Pictures taken before disaster

But Judge Shred 2½ does not flip over 259. Instead, 259 goes up in the air before coming down right on top of Judge Shred 2½. 259 opens the flipper panel, just destroying it and I'm pretty sure they either destroyed the C02 canister of Judge Shred 2½ or severed the lines, because a huge cloud of smoke comes out. 259 then keeps on the attack, tearing off an entire side armor panel to go along with Judge Shred 2½'s mangled flipper. 259 stays on the attack still, completely destroying Judge Shred 2½, immobilizing it with ease. However, worryingly, once again after delivering a powerful attack on the already dead Judge Shred 2½, 259 breaks down. This time, however, it does not matter since Judge Shred 2½ was itself already immobilized, so 259 is sent into the next round.

In the second round, 259 was matched up against a robot we've covered before! That robot being the horizontal bar spinner, Fluffy! Once again, 259 is technically at a disadvantage despite its destructive disc. This time, it's because, in theory, if a vertical spinner faces off against a horizontal spinner, the horizontal spinner has the advantage because it has a larger attack ratio than the vertical spinner. This is because its bars or disc cover a larger area than a vertical spinner does. But we've already seen 259 defy theory once! Can it do it again and represent the glorious Union Jack against Germany in the finals? The answer is no! Fluffy wins this fight (13:59) in about five hits. The robots spend the first ten or so seconds getting their weapons up to speed, but it's clear that Fluffy has the advantage. The first blow in match is the two robots' blades hitting each other, but then Fluffy strikes the right-front side of 259, caving in its armor, damaging one of its wheels, and dislodging one of its drive belts.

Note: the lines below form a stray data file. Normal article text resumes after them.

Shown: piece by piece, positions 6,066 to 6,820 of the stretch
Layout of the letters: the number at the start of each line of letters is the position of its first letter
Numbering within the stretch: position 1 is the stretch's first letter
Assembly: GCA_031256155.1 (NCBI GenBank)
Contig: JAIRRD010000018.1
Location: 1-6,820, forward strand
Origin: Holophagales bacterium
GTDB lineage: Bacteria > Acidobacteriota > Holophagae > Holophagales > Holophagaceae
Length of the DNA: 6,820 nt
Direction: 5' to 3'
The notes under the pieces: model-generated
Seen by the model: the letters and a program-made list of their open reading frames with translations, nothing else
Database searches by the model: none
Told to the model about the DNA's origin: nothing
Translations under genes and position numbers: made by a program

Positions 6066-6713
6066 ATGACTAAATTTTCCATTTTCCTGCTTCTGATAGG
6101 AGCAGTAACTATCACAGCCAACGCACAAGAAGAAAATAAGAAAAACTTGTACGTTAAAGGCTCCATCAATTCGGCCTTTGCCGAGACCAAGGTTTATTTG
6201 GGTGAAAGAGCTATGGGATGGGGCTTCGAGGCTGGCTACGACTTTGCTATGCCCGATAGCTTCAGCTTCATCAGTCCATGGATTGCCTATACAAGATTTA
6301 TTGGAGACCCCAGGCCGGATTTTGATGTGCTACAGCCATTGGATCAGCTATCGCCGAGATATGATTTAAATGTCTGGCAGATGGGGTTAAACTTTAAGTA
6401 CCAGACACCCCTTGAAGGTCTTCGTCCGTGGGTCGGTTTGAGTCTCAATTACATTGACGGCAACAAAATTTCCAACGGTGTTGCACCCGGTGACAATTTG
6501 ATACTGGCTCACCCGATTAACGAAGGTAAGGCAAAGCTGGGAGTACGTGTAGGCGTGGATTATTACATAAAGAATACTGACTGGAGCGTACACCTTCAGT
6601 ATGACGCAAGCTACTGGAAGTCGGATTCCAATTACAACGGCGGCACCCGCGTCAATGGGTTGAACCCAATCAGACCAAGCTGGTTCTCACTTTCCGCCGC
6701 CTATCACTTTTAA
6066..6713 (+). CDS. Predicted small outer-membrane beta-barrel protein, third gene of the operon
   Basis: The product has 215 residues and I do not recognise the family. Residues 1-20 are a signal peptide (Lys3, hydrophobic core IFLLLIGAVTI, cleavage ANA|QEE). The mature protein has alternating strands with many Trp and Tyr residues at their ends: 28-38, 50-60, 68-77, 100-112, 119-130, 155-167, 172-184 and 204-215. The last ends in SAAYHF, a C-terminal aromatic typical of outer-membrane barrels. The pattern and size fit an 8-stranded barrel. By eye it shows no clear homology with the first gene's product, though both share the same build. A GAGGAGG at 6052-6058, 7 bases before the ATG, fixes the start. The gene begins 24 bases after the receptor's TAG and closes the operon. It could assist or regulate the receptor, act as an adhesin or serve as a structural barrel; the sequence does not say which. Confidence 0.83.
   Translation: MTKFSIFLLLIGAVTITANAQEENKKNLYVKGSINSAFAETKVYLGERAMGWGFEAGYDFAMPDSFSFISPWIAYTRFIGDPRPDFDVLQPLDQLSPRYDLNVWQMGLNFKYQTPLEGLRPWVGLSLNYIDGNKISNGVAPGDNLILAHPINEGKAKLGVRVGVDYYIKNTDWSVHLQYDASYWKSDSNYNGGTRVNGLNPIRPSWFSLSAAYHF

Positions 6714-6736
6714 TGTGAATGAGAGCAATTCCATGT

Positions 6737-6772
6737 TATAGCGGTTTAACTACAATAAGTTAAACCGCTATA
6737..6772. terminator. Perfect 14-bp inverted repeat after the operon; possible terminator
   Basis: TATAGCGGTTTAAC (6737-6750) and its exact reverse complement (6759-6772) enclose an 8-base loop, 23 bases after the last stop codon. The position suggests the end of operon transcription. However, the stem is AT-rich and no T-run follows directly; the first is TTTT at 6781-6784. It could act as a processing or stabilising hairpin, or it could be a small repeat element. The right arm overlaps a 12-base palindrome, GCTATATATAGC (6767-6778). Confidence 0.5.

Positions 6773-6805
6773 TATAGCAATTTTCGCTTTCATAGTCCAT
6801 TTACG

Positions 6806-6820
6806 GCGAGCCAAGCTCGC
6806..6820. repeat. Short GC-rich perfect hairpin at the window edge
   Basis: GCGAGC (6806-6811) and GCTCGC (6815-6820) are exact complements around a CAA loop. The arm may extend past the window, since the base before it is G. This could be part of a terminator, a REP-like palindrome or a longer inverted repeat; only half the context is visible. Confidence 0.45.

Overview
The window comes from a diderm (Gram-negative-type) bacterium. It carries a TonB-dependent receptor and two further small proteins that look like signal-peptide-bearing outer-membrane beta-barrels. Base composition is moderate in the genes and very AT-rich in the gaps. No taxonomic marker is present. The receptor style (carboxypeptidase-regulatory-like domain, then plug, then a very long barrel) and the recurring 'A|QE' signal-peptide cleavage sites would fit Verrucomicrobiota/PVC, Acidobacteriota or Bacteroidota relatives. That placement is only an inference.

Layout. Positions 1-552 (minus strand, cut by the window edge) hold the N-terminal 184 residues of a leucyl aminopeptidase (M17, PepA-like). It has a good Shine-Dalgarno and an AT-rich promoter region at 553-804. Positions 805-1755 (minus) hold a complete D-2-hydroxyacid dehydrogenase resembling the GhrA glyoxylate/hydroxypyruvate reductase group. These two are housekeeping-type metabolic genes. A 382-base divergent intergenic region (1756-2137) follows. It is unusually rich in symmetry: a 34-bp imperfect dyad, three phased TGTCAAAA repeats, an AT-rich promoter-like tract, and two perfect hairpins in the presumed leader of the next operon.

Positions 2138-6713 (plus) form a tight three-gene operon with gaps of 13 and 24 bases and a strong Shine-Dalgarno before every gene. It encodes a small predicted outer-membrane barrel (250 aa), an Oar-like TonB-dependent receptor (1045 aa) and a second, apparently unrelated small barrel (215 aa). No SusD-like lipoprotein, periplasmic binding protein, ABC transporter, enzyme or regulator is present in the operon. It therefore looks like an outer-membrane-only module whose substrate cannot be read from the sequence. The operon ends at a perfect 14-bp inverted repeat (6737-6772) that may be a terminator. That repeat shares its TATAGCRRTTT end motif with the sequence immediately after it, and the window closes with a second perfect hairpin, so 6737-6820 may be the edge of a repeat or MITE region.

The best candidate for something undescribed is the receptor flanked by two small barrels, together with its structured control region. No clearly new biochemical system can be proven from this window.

At this point, 259 is still mobile, but that's when Fluffy hits them again, dislodging another belt, which just comes completely off. 259 tries to remain in the fight, but just doesn't have anything for Fluffy, and, after a broadside attack by Fluffy, 259 is thrown over where it can't self-right. 259 is counted out and Fluffy is sent into the finals to represent Queen and Country... where they would embarrass themselves in a fight that would see Fluffy's weapon break down and the German machine Das Gepäck (who was actually Dutch, by the way) dominate them in route to a fucking draw. That's right! This tournament ends in a draw! The crowd boos this decision, and Das Gepäck is given the trophy. They say they're gonna get Fluffy a trophy of its own, but they never do! The whole final is a farce, lol!

So that would be the end of not only 259, but also Adam Clark in the televised heavyweight scene. Adam Clark would return in Robot Wars: Extreme 2 with a middleweight version of 259 for the middleweight championship, where he would make the finals before losing because of a story I don't want to get into! So, yeah, despite having a really, really destructive weapon, 259 only had a very small amount of success. Now, it was also given the Series 6 Best Design award, which was deserved; it's a pretty sleek and sexy bot. 259 is also another great "what could have been," because they dominated Wild Thing. They should have easily made the Heat Final. Which, they probably would have, because, well, Wild Thing won the Heat Final against Vader, so they really should have made the semi-finals, and, if everything else still shook out the same, that means they'd have faced Razer in the semi-finals. I think they win that fight. I don't think there's very much Razer could do to 259, and Razer has always had a weakness for powerful discs. Now, I don't know if they get past Dantomkia, because that was a really good flipper bot, but, still, 259 could have easily made the top eight and could have had a really good chance of making the Grand Final. 259 might have even had a shot at winning the whole thing. 259 is really sad, because this is a robot that was really a serious UK Championship contender, but it never even makes it to a Heat Final, instead losing a fight that it was handily winning. But, alas, such is the mistress of fate in robot combat.

That's all for this month! Join us next month when we look at another combat robot!

The 'Shroom: Issue 192